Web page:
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Paradox or (sp)oiler of civil society activism?
Olajide O. Akanji

Introduction One of the fundamental points of debate in the world since 9/11 has been that of counter-terrorism. The events of 9/11 no doubt ushered the international community into a new realm of collective actions against terrorism, with the United Nations, European Union, United States, and many other states along with multilateral actors

in Counter-terrorism and civil society
Susanne Martin and Leonard Weinberg

1 The “new” terrorism in warfare What role will terrorism play in twenty-first century warfare? While there is evidence that wars are changing, the reasons for and consequences of these changes remain largely unknown. This study represents an effort to better understand changes in the conduct of wars and implications of these changes. In the pages that follow, the first task involves specifying the meanings of terms such as “terrorism” and “insurgency.” The chapter continues with a discussion of changes in the uses of terrorism over time, not only with regard to

in The role of terrorism in twenty-first-century warfare
Chiyuki Aoi and Yee-Kuang Heng

concerns topped the priorities of security in Japan, with terrorism coming in way down the list of concerns. However, in January 2015, news of a hostage crisis involving Japanese nationals held captive by the Islamic State (IS) in Syria was greeted by shock and bewildered surprise. Rolling media blanket coverage ensured that terrorism instantly rocketed up the security and public agenda. A typical news report suggested the brutal nature of the beheadings and videos provided a ‘shock to a country that can feel insulated from distant geopolitical problems’ and that Japan

in Non-Western responses to terrorism
Implications for human security, civil society, and charities
Kawser Ahmed and Scott N. Romaniuk

(Bearne et al., 2005 : 6). Unlike the Charity Regulatory Commission in the UK, Canada Revenue Agency (CRA) is the lead government organization monitoring charitable organizations 1 and there are guidelines about “giving” and charities are expected to follow the rules (Blumberg, 2018 ). 2 However, part six of the Anti-Terrorism Act details how

in Counter-terrorism and civil society
Insurgents’ use of terrorism at the initial stages of conflict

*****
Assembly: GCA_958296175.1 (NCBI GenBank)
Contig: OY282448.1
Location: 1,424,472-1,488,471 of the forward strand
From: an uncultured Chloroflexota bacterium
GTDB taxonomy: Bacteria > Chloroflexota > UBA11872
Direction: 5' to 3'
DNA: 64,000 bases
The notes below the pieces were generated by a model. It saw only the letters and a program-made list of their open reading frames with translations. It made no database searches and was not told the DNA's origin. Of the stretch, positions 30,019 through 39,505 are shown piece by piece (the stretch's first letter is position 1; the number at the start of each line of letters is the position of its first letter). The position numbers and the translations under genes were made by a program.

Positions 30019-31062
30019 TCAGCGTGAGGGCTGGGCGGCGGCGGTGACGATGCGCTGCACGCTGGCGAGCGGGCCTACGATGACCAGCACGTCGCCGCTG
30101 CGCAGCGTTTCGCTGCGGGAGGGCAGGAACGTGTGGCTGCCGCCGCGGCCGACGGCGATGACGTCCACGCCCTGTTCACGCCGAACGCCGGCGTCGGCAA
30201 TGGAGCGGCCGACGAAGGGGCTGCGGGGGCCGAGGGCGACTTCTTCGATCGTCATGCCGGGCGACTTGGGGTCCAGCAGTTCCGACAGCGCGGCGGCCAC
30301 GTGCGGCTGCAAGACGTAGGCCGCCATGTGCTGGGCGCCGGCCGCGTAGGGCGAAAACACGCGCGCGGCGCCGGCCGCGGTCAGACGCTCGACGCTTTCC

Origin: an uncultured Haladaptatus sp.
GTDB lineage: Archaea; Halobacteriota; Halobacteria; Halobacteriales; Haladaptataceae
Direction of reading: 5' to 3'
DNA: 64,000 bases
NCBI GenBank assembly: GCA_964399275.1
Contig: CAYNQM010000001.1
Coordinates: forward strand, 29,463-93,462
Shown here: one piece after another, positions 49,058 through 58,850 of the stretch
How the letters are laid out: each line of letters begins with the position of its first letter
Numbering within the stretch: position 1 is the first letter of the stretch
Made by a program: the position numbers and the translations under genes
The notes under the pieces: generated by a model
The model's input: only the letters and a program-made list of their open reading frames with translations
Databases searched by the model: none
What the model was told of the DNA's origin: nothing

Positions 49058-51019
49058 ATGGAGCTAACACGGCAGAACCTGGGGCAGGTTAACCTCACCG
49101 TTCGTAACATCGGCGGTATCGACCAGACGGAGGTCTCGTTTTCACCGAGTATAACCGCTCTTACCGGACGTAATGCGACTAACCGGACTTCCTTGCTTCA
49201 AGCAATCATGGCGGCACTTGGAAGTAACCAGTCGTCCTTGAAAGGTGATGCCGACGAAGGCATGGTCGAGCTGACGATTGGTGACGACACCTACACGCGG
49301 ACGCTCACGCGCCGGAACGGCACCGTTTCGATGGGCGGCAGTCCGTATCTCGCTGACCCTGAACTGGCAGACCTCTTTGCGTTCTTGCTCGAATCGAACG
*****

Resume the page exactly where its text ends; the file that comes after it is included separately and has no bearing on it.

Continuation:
Susanne Martin and Leonard Weinberg

3 Terrorism as a leading ­indicator: insurgents’ use of terrorism at the initial stages of conflict Our initial concern is with terrorist activity carried out during the early stages of an armed conflict. We hope to measure the extent to which this activity is a precursor or leading indicator of a widening insurgency. We begin this effort by discussing the reasons terrorists may fail to produce insurgency. In these cases, the terrorists (or would-be insurgents) used terrorism as an initial tactic in what would equate to the early stages of their insurgent

in The role of terrorism in twenty-first-century warfare
Analytical techniques
Christopher Baker-Beall

1 Investigating the language of EU counter-terrorism: analytical techniques Introduction Research on counter-terrorism is united by a concern with the way in which various actors define, understand and respond to the threat of terrorism. However, beyond this broad commitment it is possible to identify a variety of approaches to the study of counter-terrorism that differ as a direct result of the implicit and explicit assumptions that each individual researcher makes about the social world. Traditional approaches to counter-terrorism predominantly begin from a

in The European Union’s fight against terrorism
Richard Jackson

THE ‘WAR ON TERRORISM’ is the most extensive counter-terrorist campaign in history and the most important conflict since the fall of the Berlin Wall. Its scope and expenditure of resources are so great that in a few years it could soon rival the cold war. In trying to make sense of this new historical era, there is a temptation to focus solely on its most visible

in Writing the war on terrorism
A matter of discourse
Oscar Palma

Introduction Discourses on terrorism are not foreign to Colombian society. The word is used every day by politicians, state officials, academics, journalists, analysts and people in the streets. Every Colombian has grown up understanding that terrorism is part of everyday life. The people have been victims of a wide range of actors, including drug kingpins, paramilitary squads, guerrillas and even state forces. Car bombings, armed assaults in towns, assassinations, kidnappings and massacres are common themes in the daily news. However

in Non-Western responses to terrorism
Brazil’s ambiguous entrance into the Global War on Terror
Camila de Macedo Braga and Ana Maura Tomesani

has prided itself on its pacifist culture and the absence of terrorist threats in the domestic space, the state was not immune to the global change in security patterns. As Lasmar ( 2015 ) has consistently argued, the Brazilian government’s strong denial about the presence of terrorism in Brazil (the negacionismo politics) is supported by the long-standing absence of terrorist attacks within national

in Counter-terrorism and civil society
Richard Jackson

BY THIS STAGE, IT SHOULD BE OBVIOUS that the official language of counter-terrorism implicitly constructs the ‘war on terrorism’ within the ‘virtuous’ or ‘good war’ tradition (see Lawler 2002 ). Locating the American response to the September 11, 2001 attacks in the bounds of the overarching framework of the World War II meta-narrative for

in Writing the war on terrorism